Natalia: Well claro, when meeting someone new socially and professionally, using ‘usted’ shows respect to the person you are speaking with.
Carlos: Entiendo. I think I get it.
Natalia: Well does Viviana respond to Julian with ‘usted’ or ‘tú’?
Carlos: Hold on, ‘usted’.
Natalia: Right.
Carlos: Cool. So if someone addresses me with ‘usted’ I shouldn’t respond using ‘tú’.
Natalia: Correct. Remember, respect should go both ways.
Carlos: You know what, that does make sense. Now I’ve seen that the word Usted can also be abbreviated. I mean when it is, what is it that we write?
Natalia: Buena observación, Carlos. That’s a great observation. Just as you said, we spell Usted but we can also abbreviate it by using an uppercase U and a lower case d followed by a period.
Carlos: Wait, wait okay Capital U, Lower Case D period. All right, and I think I got that but man, I have to say it will be then for me to be like Ud.
Natalia: Well that’s Ud. Any Spanish speaker wouldn’t think twice to say Usted no matter which way it's spelled.
Carlos: Alright. So let me ask you one more question about this.
Natalia: Which one?
Carlos: Well, one more.
Natalia: Go ahead with it.
Carlos: Is there something similar about the plural form?
Natalia: Well claro. you are addressing more than one person. In this respectful or formal way, we say ‘ustedes’.
Carlos: Ustedes.
Natalia: Right. And ‘ustedes’ is spelled ustedes, however if you want to abbreviate it, you simply write Upper case U, Lower case D and s and then a period.
Carlos: Okay so usted for the singular and ustedes for the plural?
Natalia: Yes.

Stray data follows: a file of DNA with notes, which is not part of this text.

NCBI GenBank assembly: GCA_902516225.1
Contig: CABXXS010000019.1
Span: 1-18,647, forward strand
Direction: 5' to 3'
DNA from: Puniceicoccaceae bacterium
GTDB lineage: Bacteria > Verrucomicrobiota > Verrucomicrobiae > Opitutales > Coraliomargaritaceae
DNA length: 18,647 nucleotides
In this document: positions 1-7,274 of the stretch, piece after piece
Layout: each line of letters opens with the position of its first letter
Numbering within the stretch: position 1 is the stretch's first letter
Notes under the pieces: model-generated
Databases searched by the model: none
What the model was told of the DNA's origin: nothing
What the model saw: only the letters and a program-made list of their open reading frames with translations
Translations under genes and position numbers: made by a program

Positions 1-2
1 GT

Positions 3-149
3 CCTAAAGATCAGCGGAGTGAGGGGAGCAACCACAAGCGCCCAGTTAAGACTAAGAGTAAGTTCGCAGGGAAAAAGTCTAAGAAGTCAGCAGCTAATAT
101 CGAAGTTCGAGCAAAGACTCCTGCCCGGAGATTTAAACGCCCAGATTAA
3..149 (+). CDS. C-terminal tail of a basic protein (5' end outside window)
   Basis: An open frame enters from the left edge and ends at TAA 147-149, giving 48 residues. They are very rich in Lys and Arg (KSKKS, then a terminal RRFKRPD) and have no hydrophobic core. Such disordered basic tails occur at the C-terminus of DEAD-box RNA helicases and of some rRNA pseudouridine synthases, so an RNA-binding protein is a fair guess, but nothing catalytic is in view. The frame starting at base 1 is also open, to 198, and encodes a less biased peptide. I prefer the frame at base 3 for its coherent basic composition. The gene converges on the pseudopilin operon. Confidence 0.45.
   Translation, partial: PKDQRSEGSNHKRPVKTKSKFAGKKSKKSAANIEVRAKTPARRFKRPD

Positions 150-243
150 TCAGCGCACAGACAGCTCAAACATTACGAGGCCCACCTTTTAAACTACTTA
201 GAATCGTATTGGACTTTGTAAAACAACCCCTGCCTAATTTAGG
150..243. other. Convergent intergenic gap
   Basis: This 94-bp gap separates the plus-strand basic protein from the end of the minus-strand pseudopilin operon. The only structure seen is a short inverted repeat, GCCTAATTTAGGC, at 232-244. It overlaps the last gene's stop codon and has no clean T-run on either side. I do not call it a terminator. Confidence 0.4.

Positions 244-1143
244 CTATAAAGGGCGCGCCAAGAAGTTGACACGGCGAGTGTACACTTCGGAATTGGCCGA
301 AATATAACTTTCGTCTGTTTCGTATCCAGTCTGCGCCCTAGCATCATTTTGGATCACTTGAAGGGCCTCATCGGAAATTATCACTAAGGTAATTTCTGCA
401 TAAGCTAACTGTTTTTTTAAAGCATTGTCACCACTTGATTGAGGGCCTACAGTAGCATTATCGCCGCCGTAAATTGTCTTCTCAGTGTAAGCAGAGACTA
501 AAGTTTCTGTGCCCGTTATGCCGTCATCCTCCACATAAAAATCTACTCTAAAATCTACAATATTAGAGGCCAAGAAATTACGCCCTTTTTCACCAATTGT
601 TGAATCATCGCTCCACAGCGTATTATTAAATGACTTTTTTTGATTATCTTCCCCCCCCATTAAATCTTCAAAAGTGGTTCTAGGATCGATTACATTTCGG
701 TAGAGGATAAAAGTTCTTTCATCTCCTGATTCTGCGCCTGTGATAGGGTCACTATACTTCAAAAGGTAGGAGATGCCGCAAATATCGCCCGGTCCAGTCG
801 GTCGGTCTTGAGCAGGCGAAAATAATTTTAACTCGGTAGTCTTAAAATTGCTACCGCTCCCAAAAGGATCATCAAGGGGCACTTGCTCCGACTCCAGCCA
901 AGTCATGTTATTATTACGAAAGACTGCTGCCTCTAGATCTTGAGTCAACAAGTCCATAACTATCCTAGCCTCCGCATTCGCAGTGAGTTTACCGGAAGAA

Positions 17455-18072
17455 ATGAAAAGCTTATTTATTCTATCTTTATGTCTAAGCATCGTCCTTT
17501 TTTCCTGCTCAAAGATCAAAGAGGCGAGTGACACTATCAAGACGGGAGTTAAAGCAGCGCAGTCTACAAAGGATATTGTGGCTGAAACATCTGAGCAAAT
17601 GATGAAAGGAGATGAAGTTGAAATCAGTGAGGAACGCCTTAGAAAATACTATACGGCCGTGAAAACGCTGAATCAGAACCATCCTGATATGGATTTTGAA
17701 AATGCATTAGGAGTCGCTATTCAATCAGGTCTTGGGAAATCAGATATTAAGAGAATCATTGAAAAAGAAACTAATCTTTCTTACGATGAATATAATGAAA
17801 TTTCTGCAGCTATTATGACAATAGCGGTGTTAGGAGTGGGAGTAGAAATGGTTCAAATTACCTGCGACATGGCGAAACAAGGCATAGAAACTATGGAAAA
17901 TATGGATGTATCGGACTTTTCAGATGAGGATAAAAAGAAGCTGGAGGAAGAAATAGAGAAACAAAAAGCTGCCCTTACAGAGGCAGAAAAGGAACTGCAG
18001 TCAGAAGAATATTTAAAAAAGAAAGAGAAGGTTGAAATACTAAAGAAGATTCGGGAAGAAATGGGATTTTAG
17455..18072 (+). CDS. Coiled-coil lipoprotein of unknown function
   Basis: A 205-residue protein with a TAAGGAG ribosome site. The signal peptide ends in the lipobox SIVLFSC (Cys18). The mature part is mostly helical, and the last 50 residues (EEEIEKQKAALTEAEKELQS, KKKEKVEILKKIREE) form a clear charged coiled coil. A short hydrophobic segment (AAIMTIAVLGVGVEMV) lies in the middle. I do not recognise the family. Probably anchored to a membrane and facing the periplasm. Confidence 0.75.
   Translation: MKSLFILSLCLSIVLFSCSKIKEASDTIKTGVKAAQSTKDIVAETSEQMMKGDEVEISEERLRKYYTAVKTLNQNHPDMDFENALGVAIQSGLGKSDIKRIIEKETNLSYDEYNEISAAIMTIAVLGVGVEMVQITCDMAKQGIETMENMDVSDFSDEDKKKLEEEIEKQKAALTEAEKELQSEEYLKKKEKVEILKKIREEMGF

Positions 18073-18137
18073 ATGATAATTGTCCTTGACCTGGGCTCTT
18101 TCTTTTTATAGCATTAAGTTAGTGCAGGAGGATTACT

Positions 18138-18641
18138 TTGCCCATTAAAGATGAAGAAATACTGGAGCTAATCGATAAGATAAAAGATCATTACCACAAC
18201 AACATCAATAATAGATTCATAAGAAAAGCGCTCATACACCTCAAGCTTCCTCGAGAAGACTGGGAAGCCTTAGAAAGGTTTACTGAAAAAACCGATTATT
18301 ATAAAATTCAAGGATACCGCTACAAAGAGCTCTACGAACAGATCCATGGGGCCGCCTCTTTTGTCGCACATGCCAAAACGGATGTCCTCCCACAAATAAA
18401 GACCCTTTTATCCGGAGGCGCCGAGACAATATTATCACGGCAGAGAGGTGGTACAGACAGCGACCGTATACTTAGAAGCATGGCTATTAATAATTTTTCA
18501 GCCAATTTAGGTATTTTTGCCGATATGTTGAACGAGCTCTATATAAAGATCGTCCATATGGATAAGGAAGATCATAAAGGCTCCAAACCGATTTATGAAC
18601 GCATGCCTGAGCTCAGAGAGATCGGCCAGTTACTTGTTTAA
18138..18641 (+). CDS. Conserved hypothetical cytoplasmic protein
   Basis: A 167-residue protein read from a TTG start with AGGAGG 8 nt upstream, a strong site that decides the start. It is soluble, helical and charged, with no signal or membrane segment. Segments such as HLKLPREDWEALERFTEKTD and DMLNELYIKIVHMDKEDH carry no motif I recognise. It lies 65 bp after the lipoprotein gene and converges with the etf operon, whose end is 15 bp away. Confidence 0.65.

Carlos: Alright, nice. So again the correct way to respond to ¿Y usted, quién es? who are you is ‘Yo soy Viviana ¿y usted?’
Natalia: Well Carlos, if your name is Viviana you can say that but yes if somebody asked you a question using usted, I recommend you that you respond with usted as well.
Carlos: You know what, I will definitely keep my ear out in the street when that happens.
Natalia: That’s a good idea. So again, in newbie lesson 3, the question who are you was asked.
Carlos: ¿Quién eres tú?
Carlos: And in the Costa Rican version, we heard
Natalia: ¿Y usted, quién es?
Carlos: And who are you?
Natalia: Muy bien ya lo entendiste mejor. Do you understand it better now?
Carlos: Bueno sí, ya tiene más sentido. Now it makes more sense. Okay Nati, moving out of newbie lesson 3, César’s response to the question ‘¿y tú?’ was the following. Yo soy César. Soy músico. And in the Costa Rican version, we heard
Natalia: Soy Julian. Soy trovador.
Carlos: I am Giulian, I am a ‘trova’ musician.
Natalia: Right. While in the newbie lesson, Caesar is telling Amanda his name and profession. His response ‘Yo soy César. Soy músico’ he is telling Amanda that he is a musician.
Carlos: Oh I see but in our Costa Rican conversation, Giulian says he is a ‘trovador’ I mean what kind of profession is that?
Natalia: That’s ‘trova’ Carlos. The Giulian’s response is the same as Caesar. He’s just been more specific.
Carlos: Well how so?
Natalia: Well, Giulian is telling Viviana that he is a musician that plays Trova.
Carlos: Trova.
Natalia: Trova.
Carlos: Trova, I had never heard of it.
Natalia: You have heard of it Carlos. Remember that one time we went to a tiny, tiny little bar and there was this blind guy playing his guitar?
Carlos: How could I forget that? I mean that guy really got down on his guitar. I was impressed.
Natalia: Well, that guy was a ‘trovador’.
Carlos: Hmm all right, so instead of saying he is a musician, he is telling here the type of music that he plays.
Natalia: Uhoo. Exactamente.
Carlos: Well you know Viviana's response seems pretty enthusiastic ¡Mae, qué chiva! Yo soy escritora. Dude, that’s so cool, I am a writer.
Natalia: Well that makes sense. I would say Trova is poetry made music. A writer would always appreciate that.
Carlos: Interesting. Maybe I will have to check more of that out.
Natalia: You have to check it out. You will thank me when you do. Just sort of quickly we will do a recap. In newbie lesson 3, we heard
Carlos: Yo soy César. Soy músico. Right and in the Costa Rican version, we heard